Return Of The King


Nothing can get me off my big, fat, non-blogging butt faster than the 97th anniversary of Jack “King” Kirby’s birth!

To celebrate, here’s a classic tale written and drawn by The King himself from Harvey’s post-Code science-fiction anthology, Alarming Tales. Entitled “Forbidden Journey,” the main character of the tale embodies the adventurous spirit that typified Kirby’s own career over the decades.

The story originally appeared in Alarming Tales #4 (Harvey Comics, March 1958).






The last panel just seems to sum up everything regarding Jack Kirby and his contributions to comics and culture in general. We are all in his debt.

If you would like to own higher quality reprints of Kirby’s (and Joe Simon’s) science-fiction work with Harvey and other publishers, pick up the beautiful hardcover collection issued in 2013 by Titan Books,  The Simon And Kirby Library: Science Fiction ASAP!


Machine Against The Rage


The Time Bullet isn’t dead … but it has definitely been neglected!

Let’s get the ball rolling again with a story by the one and only King Of Comics.

“I Want To Be A Man” originally appeared in Alarming Tales #2 (Harvey, November 1957). The story and art are by Jack Kirby.







Scary Monsters (And Super Creeps)

Today’s pick is easily one of my all-time favorite Pre-Code horror stories. I first encountered an edited version of “The Greatest Horror…” in DC’s brief series of Black Magic reprints of the 1970s, but the tale achieves its greatest impact free of Comics Code restrictions.

The big question, of course, is who exactly is this “great horror?” Is it one of the freaks who populate the story, or – in the fashion of Stan Lee and Jack Kirby’s X-Men, the prejudice and hatred that lurks within “normal” mens’ hearts?

Our Four-Star Fright Fest – along with the entire 31-day Halloween marathon – concludes with “The Greatest Horror Of Them All” by Joe Simon and Jack Kirby.

The story originally appeared in Black Magic #29 (Prize Comics, March-April 1954).






The King Of Comics

Today is the 95th anniversary of Jack Kirby’s birth.

My first experience with the King of Comics was New Gods #1, an experienced that would warp any 11-year-old’s mind. (Throw in Jim Starlin’s Warlock and Steve Englehart’s Dr. Strange and you can probably figure out why I love posting left-of-center comics like The Eye … )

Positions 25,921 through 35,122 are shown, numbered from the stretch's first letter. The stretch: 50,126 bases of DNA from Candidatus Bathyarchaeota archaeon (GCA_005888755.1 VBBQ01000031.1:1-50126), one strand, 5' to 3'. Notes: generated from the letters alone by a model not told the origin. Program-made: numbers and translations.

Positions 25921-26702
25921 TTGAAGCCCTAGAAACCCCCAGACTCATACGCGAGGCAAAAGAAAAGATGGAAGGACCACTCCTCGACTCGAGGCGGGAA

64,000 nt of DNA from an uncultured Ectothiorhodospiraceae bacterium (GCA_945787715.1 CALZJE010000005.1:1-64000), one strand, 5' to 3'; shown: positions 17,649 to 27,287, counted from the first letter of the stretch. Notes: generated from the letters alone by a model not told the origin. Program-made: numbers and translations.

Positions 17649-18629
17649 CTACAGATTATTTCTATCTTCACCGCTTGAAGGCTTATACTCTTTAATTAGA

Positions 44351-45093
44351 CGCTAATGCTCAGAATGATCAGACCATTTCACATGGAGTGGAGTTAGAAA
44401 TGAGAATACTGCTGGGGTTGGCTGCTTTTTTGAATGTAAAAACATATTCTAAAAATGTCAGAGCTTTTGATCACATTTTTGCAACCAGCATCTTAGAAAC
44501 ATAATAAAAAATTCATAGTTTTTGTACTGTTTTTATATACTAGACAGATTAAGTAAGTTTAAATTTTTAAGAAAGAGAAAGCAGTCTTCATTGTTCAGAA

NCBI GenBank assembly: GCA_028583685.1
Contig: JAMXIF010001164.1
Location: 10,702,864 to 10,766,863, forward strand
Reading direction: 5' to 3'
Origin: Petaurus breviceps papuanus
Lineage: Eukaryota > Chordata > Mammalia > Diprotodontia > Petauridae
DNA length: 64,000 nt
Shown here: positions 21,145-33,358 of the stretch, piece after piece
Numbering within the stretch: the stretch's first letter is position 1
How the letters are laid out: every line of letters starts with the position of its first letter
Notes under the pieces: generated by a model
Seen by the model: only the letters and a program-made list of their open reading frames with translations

I followed Kirby’s career through the never-completed Fourth World saga, OMAC, Kamandi, The Demon, 2001: A Space Odyssey, The Eternals, Devil Dinosaur and his underrated mid-‘70s run on Captain America.

Heck, I even loved his Pacific Comics output and was thrilled to note the King’s touch on the early-80s classic post-apocalyptic toon, Thundarr The Barbarian.

Cheap reprint comics were plentiful back in the day as well, so I was also able to learn how Kirby revolutionized the comics industry with Stan Lee and Joe Simon.

To this day, Jack Kirby remains my favorite creator. His work simply epitomizes everything I love about the medium of comics.

To celebrate this milestone anniversary, here’s the entirety of Alarming Tales #1 (Harvey, September 1957) minus ads and text pages. Each of the stories were written and drawn by The King, and observant readers will note the introductions of several concepts that would one day fully flower in The Fourth World Saga and Kamandi.

With Great Chutzpah …

In the midst of the imbroglio over Alan Moore and Before Watchmen, Rob Steibel’s Kirby Dynamics blog reminds us that Marvel’s record of caring for creators isn’t any better.

In a new documentary about Stan Lee, “The Man” takes sole credit for creating the Black Panther when history indicates that some guy by the name of Jack Kirby had just as much – if not more – involvement in conceiving the character.

Lee also claims credit for The Falcon, when the idea – as originally revealed in the forward to a Marvel Masterworks Captain America volume – apparently originated from the mind of Gene Colan.

Guess those constant cameos in every single Marvel film, cartoon and video game weren’t enough to stroke Stan’s ego…

Poor Man’s Batman


As conceived by writer France Heron and artist Jack Kirby, Mr. Scarlet was Fawcett’s answer to Batman, one that was every bit as cold and ruthless as Bill Finger and Bob Kane’s original depiction of The Dark Knight.

The tone of the series rapidly softened, however, as the Crimson Crusader (Hey, why not?) adopted a sunnier attitude and picked up a teenage sidekick, the unfortunately named Pinky. Competent, if unexciting, adventures ensured.